April is Child Abuse Prevention Month. This Spring we sat down with Janice Masokas, past CASA volunteer and current Prevention Coordinator at Guardian Angels, to talk about child sexual abuse and the impact survivor documentaries such as “Abducted in Plain Sight”, “Surviving R. Kelly”, and “Leaving Neverland” have. Read more to learn about child abuse prevention, statistics, and all the good work CASA has done this past quarter.
Tina and Dave became CASA volunteers and quickly saw a need for animal therapy. They discovered Tex and Wally, two miniature therapy horses in need of a home, and thus began Angel Hooves Healing Hearts, Inc. Their mission was to spread joy and bring smiles to children in foster homes through the CASA of Will County program. They’re able to touch these children’s hearts in a new way, creating happiness and fond childhood memories during these difficult times.
15-year old, David, emancipated from his abusive family early on and through six years he became independent. David is now 21 years old, working a stable job, has his own apartment, and talks to his sisters frequently. CASA never gave up on him and his siblings. In David’s world of changing caseworkers, changing teachers, and changing doctors, Emma, a CASA volunteer was the one constant face in his life.
April is Child Abuse Prevention Month, and a key statistic is that 80 percent of abuse and neglect goes unreported, and one in five Illinois children is abused before the age of 18. Throughout this month, communities are encouraged to share child abuse and neglect prevention awareness strategies and activities that promote prevention across the county.
CASA volunteers make a world of difference, diligently breaking the cycle for these children. They help the voices of child victims to be heard by Juvenile Court Judge and agency workers.
CASA is in need of volunteers. We are only able to do what we do because people like you generously give their time to become a much-needed advocate for a child in need. Studies show that children who have a CASA advocate are more successful in schools and in social interactions than those without an advocate. We hope you feel inclined to make a difference in the life of a child.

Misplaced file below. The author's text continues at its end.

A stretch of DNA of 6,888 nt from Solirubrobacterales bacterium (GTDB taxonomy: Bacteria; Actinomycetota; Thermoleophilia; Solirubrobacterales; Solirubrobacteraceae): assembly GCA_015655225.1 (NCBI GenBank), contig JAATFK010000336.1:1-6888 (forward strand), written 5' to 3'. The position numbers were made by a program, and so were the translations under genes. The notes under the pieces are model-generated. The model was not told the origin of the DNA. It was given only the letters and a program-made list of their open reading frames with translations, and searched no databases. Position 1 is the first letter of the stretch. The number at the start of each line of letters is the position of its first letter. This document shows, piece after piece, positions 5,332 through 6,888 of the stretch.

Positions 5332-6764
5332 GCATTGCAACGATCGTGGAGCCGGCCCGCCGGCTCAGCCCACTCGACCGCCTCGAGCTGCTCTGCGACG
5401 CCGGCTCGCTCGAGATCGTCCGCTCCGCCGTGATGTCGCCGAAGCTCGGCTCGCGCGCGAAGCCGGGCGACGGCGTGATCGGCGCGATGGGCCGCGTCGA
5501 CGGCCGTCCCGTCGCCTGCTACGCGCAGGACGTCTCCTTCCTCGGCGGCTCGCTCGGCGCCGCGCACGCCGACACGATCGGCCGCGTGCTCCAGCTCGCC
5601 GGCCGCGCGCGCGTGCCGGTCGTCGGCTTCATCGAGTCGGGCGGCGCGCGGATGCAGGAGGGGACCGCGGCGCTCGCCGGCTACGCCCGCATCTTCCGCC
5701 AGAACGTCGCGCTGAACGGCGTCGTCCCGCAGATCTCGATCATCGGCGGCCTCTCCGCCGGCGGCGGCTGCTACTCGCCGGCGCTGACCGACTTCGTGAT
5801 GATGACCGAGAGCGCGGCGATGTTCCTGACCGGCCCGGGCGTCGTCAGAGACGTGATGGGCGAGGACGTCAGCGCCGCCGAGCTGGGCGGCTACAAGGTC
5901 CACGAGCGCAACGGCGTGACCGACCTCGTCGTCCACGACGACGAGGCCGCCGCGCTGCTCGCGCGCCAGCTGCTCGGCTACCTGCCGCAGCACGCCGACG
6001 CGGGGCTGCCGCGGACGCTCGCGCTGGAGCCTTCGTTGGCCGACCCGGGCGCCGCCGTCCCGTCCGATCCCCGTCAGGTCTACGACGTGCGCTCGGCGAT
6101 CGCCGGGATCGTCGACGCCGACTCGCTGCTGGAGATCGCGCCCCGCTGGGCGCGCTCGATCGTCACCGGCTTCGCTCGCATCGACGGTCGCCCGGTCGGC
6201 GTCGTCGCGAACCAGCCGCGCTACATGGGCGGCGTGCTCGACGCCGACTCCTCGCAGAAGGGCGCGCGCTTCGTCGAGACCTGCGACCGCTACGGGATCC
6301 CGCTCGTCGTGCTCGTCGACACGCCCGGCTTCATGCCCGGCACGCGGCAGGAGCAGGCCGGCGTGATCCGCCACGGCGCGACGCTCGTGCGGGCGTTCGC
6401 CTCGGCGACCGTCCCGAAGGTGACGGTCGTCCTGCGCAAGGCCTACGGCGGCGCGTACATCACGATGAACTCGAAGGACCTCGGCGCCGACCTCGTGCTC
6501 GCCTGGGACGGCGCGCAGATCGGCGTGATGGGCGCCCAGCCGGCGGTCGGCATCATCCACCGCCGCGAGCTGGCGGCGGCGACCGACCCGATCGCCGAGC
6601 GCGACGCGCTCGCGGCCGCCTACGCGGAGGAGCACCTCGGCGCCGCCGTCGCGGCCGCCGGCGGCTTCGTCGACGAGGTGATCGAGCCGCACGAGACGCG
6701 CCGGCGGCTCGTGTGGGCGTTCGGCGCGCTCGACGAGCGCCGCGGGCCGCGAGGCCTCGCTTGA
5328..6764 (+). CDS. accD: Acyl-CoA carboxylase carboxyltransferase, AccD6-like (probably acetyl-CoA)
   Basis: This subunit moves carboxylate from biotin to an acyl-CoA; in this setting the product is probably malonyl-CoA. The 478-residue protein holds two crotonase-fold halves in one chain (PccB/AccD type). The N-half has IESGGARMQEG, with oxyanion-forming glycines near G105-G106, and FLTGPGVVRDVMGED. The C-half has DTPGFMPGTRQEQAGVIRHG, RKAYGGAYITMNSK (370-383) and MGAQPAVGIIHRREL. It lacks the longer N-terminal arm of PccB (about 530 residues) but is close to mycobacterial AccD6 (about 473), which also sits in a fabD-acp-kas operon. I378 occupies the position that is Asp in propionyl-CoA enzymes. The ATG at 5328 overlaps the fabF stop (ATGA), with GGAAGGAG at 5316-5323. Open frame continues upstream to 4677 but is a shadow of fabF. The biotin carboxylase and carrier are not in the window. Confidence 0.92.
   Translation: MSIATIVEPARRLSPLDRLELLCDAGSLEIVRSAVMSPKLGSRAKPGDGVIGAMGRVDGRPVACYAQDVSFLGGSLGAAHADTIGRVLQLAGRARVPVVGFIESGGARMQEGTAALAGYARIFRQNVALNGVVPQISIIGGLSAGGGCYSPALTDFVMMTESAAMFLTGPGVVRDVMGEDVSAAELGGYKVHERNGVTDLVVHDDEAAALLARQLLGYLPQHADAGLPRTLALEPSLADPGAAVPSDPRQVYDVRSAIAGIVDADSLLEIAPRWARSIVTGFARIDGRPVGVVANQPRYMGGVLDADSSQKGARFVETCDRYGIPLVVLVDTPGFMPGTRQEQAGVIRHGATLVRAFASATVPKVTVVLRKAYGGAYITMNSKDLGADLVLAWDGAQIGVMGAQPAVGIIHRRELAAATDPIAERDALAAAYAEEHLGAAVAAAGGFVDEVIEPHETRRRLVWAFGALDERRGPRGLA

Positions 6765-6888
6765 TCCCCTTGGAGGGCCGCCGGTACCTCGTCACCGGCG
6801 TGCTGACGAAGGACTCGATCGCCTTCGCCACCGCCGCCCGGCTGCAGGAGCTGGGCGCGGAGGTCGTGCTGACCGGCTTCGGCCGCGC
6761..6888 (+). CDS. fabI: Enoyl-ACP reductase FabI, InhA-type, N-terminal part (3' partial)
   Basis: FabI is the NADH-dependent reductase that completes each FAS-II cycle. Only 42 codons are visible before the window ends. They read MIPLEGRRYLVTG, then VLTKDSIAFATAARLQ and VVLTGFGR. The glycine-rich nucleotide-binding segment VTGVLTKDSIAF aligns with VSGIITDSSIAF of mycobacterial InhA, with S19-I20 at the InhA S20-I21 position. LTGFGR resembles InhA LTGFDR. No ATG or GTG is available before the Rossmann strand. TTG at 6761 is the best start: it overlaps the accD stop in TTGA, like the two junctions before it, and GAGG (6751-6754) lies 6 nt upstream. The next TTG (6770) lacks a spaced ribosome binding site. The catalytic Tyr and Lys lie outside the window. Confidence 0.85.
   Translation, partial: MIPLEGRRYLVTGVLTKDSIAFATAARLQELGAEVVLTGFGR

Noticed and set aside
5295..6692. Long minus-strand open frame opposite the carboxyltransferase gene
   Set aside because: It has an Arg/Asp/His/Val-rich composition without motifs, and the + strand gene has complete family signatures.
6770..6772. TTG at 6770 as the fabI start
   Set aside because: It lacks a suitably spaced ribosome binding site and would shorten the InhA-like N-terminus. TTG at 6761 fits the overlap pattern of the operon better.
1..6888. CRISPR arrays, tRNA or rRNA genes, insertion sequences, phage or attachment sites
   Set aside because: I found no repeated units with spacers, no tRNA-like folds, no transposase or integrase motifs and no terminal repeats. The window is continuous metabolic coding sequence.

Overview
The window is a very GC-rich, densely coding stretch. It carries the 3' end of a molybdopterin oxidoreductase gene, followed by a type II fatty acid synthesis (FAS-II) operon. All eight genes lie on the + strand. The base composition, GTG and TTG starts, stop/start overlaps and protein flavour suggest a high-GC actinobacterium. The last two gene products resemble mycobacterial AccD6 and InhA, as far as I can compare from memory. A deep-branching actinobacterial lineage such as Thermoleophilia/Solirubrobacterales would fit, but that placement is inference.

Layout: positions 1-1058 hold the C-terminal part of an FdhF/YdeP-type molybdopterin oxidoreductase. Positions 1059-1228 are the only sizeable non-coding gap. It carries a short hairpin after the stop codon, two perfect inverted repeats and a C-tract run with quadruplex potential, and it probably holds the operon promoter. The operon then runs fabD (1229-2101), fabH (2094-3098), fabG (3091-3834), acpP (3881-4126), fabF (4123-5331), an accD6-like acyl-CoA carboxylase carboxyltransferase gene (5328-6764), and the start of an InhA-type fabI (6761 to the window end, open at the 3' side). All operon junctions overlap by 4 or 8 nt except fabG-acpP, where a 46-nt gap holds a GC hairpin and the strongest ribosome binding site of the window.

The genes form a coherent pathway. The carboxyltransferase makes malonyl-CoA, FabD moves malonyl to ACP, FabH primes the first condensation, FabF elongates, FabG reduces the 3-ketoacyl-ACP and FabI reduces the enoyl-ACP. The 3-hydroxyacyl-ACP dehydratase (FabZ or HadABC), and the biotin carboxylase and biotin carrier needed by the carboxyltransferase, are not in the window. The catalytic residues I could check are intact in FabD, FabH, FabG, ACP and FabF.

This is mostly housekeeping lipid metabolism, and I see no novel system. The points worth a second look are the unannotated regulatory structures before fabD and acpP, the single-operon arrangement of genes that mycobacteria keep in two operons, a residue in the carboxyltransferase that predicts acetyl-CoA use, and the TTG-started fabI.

Dimetrius, a 10-year-old boy entered into the CASA program after his mother passed of cancer and his father began drinking more, engaging in unsafe and harmful behaviors of Dimetrius. On the day of his shelter care hearing, he was distraught at the sight of his father but CASA staff members were quick to calm him down and offer comfort and support. Dimetrius ended up living with his grandmother who was willing to take him in. CASA visited regularly and he did incredibly well. He had even joined a sports program through his local park district and was thriving in therapy services offered by CASA.
Since 1994, CASA (Court Appointed Special Advocates) of Will County has been serving abused and neglected children. In the year 2000, the court began assigning CASA’s as the child’s GAL (or Guardian Ad Litem) in court cases, resulting in improved legal representation for these children. CASA volunteers or advocates are appointed by judges to act in the best interests of abused children and to ensure they do not get lost in the overburdened legal system or languish in foster care. Advocates stay with each child’s case until it is closed and the child is placed in a safe permanent home with hope for a positive future.
Grace was just two years old when she was found in an abandoned apartment in Germany. Her adoptive mother refused to allow her to come home, shortly after she was hospitalized for having suicidal thoughts, and that’s when CASA stepped in. Grace suffered several tragedies throughout her time in adopted care and she found it hard to trust others. Her 25-year-old CASA advocate took a genuine interest in Grace and her afterschool involvements. Her advocate helped her navigate the confusing world of the Juvenile Court System and they developed a close bond. Grace graduated from high school with honors and she intends to pursue nursing at ISU. She is bright, ambitious and hopeful towards her future.
Crystal, a four-year-old girl had been living in a dirty, graffiti and urine-covered room. She was never potty-trained, had trouble speaking and became easily frustrated. Crystal was placed in a foster home and assigned a CASA advocate to act as her voice in court. Upon the first examination, people thought she was developmentally delayed. Over time, Crystal’s foster parent and advocate helped her immensely. This beautiful little girl began to sleep in her bed opposed to sleeping underneath it, she stopped throwing food at mealtime, and she started coming out of her shell more and more each day. She wasn’t developmentally challenged, she was a victim of neglect who was now thriving in her new home.